From an aesthetic perspective, Hydrochlorothiazide forum, I personally think that the Adidas-branded apparel that has graced the backs of both the Vols and Lady Vols for the past decade has been great.  I like the “Adidas look,” but I will be the first to admit that such assessments are a matter of personal opinion and that I have no monopoly on determining “what looks cool.”  That said, I am proud of Tennessee for not being another sheep in Nike’s fold, one which is forever beholden to the Nike power structure and its power to make or break an athlete, a team, comprar en línea Hydrochlorothiazide, comprar Hydrochlorothiazide baratos, or a school.

In 1986 Knight publicly declared that his goal was to become “the IBM of the sports-apparel industry” by 1991.  There really is no point in arguing with whether he achieved his goal.  In 2008 alone, Nike converted $ 18.6 billion in revenue into almost $ 8.4 billion in profits.  It is hard to fight such a behemoth.  Most fall in line with Nike’s aggressive school of thought that the world can be conquered. Hydrochlorothiazide no prescription, I admire Nike’s drive, but in the process of becoming the dominant sports apparel company that it is, it has completely—and I would contend irreparably—damaged sports by converting it into little more than a commercial engine.  That engine is driven by the athletes, teams, and institutions in the Nike stable and is fueled by the hopes and dreams of everyday sports fans to get just a bit closer to the their heroes or their favorite team.  Where this gets troubling is when the image becomes more important than the sport, kjøpe Hydrochlorothiazide på nett, köpa Hydrochlorothiazide online, when the money to be made controls the game.

I am but one small voice of dissent in a Nike-inspired, Nike-controlled, Hydrochlorothiazide online cod, and Nike-orchestrated world, but my conscience will not permit me to be otherwise.

Fortunately, Nike is not the only face in the world of sports now.  Though there have always been competitors seeking to erode Nike’s dominance, the reality is that until the last decade there were no legitimate contenders.  Now, at least there are faces like upstart Under Armor, Hydrochlorothiazide treatment, and the reinvigorated Adidas / Reebok.  Still, Nike’s dominance is secure for now.  I, however, Online Hydrochlorothiazide without a prescription, am hopeful that, Phil Knight’s megalomaniacal goal of being the IBM of sports is an instructive omen.  If Big Blue can fall from its pedestal of preeminence—rejoining the world of mere mortals—so too can the swoosh come crashing back down to earth.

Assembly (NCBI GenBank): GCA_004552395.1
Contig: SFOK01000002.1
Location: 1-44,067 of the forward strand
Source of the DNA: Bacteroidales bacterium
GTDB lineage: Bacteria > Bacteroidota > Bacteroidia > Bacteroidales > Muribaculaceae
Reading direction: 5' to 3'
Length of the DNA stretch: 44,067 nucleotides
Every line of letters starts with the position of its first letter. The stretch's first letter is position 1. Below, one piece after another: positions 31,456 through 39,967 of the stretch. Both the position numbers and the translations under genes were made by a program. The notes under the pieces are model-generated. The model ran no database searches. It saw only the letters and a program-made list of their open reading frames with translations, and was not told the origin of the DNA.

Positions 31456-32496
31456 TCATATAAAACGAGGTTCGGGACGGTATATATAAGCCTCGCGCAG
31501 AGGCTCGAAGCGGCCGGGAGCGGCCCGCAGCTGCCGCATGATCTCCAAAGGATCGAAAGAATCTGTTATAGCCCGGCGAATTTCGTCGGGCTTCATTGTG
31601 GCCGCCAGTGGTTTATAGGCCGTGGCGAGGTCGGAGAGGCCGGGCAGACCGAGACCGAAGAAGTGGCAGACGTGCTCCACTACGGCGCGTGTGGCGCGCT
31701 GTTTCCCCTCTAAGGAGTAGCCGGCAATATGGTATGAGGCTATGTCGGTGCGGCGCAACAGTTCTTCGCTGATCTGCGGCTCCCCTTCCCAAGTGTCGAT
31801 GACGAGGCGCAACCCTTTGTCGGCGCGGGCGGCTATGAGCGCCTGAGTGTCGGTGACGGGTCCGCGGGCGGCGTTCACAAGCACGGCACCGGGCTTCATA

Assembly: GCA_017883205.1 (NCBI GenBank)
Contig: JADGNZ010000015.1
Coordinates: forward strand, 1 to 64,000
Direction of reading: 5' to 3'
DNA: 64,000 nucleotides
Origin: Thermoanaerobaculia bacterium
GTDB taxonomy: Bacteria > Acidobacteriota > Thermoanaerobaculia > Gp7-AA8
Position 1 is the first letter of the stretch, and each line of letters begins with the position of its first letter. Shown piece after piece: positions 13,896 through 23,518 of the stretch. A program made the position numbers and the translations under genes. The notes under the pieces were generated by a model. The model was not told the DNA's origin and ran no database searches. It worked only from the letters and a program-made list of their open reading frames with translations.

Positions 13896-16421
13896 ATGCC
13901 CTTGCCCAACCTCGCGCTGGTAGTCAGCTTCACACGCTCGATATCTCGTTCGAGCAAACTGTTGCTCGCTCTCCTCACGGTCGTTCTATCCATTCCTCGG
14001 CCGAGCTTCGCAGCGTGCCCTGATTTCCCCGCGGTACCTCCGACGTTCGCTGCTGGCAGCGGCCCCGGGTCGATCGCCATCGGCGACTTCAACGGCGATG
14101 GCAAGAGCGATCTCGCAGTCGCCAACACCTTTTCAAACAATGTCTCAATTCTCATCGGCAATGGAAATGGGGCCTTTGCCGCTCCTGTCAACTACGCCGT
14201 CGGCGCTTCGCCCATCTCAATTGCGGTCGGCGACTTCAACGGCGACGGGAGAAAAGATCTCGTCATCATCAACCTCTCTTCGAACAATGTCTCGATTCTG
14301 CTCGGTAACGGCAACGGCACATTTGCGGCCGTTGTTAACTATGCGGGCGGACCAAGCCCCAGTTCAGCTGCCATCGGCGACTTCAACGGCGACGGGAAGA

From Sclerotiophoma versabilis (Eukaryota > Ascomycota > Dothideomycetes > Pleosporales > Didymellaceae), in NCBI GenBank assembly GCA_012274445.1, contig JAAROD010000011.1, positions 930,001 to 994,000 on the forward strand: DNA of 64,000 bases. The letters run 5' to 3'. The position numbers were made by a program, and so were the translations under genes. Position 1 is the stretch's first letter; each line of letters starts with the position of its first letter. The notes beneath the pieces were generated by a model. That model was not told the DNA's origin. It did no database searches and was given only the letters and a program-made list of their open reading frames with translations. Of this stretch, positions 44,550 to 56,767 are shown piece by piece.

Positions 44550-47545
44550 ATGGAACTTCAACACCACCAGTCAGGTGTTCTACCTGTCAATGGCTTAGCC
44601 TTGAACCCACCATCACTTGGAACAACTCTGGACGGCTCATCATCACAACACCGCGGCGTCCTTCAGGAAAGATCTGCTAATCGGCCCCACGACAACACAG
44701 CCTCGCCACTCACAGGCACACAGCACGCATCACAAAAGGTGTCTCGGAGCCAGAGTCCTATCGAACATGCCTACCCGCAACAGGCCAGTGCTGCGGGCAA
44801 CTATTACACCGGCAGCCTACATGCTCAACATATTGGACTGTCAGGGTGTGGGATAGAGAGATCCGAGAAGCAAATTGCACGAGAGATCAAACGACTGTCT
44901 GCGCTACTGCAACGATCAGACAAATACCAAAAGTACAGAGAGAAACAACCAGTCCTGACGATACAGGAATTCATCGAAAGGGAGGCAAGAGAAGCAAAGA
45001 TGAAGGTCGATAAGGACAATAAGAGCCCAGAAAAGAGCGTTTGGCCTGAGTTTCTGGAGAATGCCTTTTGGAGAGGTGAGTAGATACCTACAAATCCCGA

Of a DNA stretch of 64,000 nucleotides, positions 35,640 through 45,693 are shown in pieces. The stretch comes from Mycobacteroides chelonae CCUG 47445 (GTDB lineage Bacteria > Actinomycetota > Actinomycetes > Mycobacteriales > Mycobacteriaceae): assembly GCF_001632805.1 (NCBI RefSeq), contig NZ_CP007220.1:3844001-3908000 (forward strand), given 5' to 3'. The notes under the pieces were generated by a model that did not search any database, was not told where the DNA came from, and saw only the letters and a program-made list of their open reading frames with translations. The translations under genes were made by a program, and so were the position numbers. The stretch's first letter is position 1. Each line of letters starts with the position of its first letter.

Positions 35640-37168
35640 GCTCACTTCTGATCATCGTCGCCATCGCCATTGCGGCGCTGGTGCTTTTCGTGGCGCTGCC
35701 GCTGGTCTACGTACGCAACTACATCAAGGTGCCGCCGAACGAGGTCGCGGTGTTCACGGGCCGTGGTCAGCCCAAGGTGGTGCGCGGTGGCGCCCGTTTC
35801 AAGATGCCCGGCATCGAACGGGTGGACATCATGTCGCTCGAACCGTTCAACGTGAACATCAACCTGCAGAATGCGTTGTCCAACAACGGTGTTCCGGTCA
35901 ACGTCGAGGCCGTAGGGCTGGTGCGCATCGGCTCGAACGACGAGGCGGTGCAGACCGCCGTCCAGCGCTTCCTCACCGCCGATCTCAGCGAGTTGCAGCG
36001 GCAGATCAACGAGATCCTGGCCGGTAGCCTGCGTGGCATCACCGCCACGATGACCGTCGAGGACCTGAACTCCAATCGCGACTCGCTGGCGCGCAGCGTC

For now, however, we all must accept the reality that as long as the Nike juggernaut is in control, we will continue to see athletes make decisions based solely on the whims of sports-apparel executives in Beaverton, Oregon.  It is sad and, in my opinion, it is deplorable.  It is deplorable not because a player, such as Josh Selby, wants to do what is best for his playing career, but because Nike is all too willing to flex its muscle to control the decisions made by athletes, fans, and the general public.  Some would say that is simply smart marketing.  In my opinion, however, there is a line—one which Nike crossed long ago, Buy Hydrochlorothiazide Without Prescription.

"Michael Jordan without Nike [wouldn’t] mean anything."
-Phil Knight


Thus, I am disheartened to hear that Selby has decided to de-commit from the BasketVols.  I hope he made that decision based upon concerns tied to him being in the best environment, being comfortable, Hydrochlorothiazide photos, and being successful.  I hope it was not a decision based solely upon what sports-apparel logo appears on his uniform, as many have suggested.  Such a decision would not, however surprise me.  Either way, Hydrochlorothiazide used for, I do wish him all the best.

Nonetheless, I want to encourage the University of Tennessee, the UT Athletic Department, and Mike Hamilton to stay on the outside of the Nike machine.  Regardless of who provides the Vols with their orange, buy Hydrochlorothiazide without prescription, from my perspective, any company is preferable to Nike.  Were Tennessee to affiliate with Nike, I would not buy “official” apparel any longer.